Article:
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    Andy, thanks. I am aware of these fittings. All the counterbore set ups I am familiar with are required to be drilled where they are visible, or interfere with the mortice-and-tenon from the end rails. Thoughts?

    Regards from Perth

    Derek

  8. #8
    Quote Originally Posted by Derek Cohen View Post
    Andy, thanks. I am aware of these fittings. All the counterbore set ups I am familiar with are required to be drilled where they are visible, or interfere with the mortice-and-tenon from the end rails. Thoughts?

    Regards from Perth

    Derek
    The single counterbore I refer to can replace the series of counterbores in your photo. No need to be visible or interfere with the tenons. Would provide a more finished appearance.
    "Anything seems possible when you don't know what you're doing."

  9. #9
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    Do you have a photo, Andy?

    Regards from Perth

    Derek

  10. #10
    Quote Originally Posted by andy bessette View Post
    Just a suggestion:
    A piece of round bar stock (say 1-1/2" diameter steel or aluminum) could be cutoff and tapped, crosswise, through its center to create a threaded insert That way the mortice for its installation could be achieved by means of a simple round counterbore in the bed frame. And the metal insert would neatly fill the counterbore.

    Those cross dowels are commonly used with through bolts. https://www.rockler.com/heavy-duty-c...nd-bolt-8-pack It's not clear to me how you would use them in Derek's blind fastening situation.

    I have never liked those threaded inserts due to the difficulty of threading them into hard wood and winding up with the bore square to the surface. In this case I would consider modifying the end frame joinery from one wide to two narrower ones leaving material to pot the bolts in epoxy. The thread engagement could then be nearly the full depth of the post.

  11. #11
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    Thanks Kevin. If your link is the one, then it would not be applicable in my situation as it could not be used blind. It is designed to be used through the post, exiting at the front - which is what I am avoiding.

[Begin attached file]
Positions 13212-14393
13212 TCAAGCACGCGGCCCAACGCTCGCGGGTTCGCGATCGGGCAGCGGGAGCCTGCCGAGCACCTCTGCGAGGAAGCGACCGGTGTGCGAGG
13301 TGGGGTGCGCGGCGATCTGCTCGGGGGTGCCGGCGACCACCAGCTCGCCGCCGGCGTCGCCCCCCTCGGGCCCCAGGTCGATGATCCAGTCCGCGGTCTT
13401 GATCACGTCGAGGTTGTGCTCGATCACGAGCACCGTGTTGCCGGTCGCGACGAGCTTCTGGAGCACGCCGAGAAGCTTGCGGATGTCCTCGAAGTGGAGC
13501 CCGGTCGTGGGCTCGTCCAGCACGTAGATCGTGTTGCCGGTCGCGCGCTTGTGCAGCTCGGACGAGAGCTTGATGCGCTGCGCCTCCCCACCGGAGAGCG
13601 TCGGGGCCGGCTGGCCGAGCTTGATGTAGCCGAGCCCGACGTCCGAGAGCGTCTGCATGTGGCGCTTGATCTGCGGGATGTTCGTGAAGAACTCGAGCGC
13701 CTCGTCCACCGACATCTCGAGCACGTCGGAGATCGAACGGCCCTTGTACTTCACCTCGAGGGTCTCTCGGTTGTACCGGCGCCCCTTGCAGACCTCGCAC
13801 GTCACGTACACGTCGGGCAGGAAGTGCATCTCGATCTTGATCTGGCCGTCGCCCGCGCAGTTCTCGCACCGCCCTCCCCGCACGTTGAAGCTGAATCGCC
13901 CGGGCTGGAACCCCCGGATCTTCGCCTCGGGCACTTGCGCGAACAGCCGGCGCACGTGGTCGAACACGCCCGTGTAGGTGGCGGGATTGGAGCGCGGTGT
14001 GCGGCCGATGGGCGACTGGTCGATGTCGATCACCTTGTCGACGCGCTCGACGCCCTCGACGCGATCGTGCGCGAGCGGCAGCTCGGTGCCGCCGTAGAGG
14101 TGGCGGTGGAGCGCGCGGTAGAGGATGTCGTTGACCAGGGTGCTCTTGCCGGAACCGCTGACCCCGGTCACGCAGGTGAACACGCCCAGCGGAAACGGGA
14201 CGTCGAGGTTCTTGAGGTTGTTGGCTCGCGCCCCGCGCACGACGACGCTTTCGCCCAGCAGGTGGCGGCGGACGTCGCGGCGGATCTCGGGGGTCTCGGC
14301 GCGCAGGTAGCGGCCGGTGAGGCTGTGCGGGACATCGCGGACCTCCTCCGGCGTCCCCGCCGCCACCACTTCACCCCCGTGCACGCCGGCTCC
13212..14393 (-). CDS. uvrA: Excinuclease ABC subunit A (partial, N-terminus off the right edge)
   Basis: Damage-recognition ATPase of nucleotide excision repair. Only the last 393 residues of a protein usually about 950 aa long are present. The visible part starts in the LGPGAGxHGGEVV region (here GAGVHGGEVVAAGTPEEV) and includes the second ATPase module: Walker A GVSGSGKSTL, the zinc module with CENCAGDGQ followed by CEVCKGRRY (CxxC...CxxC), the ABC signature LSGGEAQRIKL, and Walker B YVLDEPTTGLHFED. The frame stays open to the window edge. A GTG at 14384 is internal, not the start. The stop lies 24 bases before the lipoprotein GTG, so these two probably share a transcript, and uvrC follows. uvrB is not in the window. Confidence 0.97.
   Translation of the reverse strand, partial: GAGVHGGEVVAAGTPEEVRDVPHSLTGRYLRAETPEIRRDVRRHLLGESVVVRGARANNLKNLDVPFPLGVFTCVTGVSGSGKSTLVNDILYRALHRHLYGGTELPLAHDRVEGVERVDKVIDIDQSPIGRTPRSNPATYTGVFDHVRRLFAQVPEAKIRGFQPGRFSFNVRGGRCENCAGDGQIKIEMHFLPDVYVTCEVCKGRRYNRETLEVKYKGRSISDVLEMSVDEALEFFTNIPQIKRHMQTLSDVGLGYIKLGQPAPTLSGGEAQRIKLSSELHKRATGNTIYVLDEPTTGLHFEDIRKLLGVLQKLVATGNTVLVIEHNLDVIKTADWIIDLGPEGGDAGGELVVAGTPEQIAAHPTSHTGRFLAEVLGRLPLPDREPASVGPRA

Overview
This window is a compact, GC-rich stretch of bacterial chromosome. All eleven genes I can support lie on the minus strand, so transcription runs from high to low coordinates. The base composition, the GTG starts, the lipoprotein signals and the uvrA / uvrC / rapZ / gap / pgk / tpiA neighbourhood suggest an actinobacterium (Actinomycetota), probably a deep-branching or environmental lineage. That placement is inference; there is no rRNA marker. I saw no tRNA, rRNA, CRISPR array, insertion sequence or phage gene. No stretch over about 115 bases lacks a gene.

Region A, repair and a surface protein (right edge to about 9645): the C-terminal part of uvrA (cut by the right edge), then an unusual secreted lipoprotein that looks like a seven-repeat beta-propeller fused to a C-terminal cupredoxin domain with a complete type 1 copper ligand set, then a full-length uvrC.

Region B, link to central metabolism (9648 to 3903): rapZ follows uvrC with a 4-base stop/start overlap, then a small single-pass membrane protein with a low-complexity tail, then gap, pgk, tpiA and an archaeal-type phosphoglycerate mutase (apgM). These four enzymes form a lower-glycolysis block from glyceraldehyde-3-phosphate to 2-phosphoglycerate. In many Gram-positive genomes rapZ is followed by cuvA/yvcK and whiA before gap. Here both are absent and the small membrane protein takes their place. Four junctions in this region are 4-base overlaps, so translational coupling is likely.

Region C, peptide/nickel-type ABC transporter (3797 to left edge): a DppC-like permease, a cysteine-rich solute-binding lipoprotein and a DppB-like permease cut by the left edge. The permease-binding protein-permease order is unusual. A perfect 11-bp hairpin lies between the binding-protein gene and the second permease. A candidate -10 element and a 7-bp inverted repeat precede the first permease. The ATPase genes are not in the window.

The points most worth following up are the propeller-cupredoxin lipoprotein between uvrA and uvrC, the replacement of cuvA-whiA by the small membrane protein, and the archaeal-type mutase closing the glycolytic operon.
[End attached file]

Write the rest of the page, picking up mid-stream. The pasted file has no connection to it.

Regarding threading inserts into hardwood, I mentioned wetting the wood inside the drilled hole before threading. This softens the end grain enough. Jarrah has a tenacious grip! Those inserts are not coming out. The threaded bolt is then attached with Loctite 222. This is enough to hold the bolt, but can be broken by twisting the bolt.

    Regards from Perth

    Derek

  12. #12
    If I can suggest, I would use a half moon washer in the mortise. Les work mortising and the pressure is spread out over a larger contact area.

  13. #13
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    Edward, these washers are not available locally. They do look good, and I would have used them if it was possible, but I used what I could find. There were 8 ends to build. It is not like I was going into production. A few chops with a chisel, and done. This is all hidden on the inside of the bed, and under the rails for the cross pieces.

    Regards from Perth

    Derek

  14. #14
    Quote Originally Posted by Derek Cohen View Post
    Do you have a photo, Andy?...
    It is a concept. Best I can do is a photo of my sketch.

    Along the axis of your bolt hole you counterbore for the "insert". The "insert" is a piece of round metal bar stock through which you cross-drill and tap the appropriately sized thread to match your bolt. The "insert" fills the counterbore completely and provides the threads into which the bolt is screwed.

    "Anything seems possible when you don't know what you're doing."

  15. #15
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    Andy, I assume that the bolt enters between the tenons and is seated in the round thingamajig? Where is the other end of the bolt, and how does one tighten it? Presumably on the other side of the post? In other words, not hidden?

    Regards from Perth

    Derek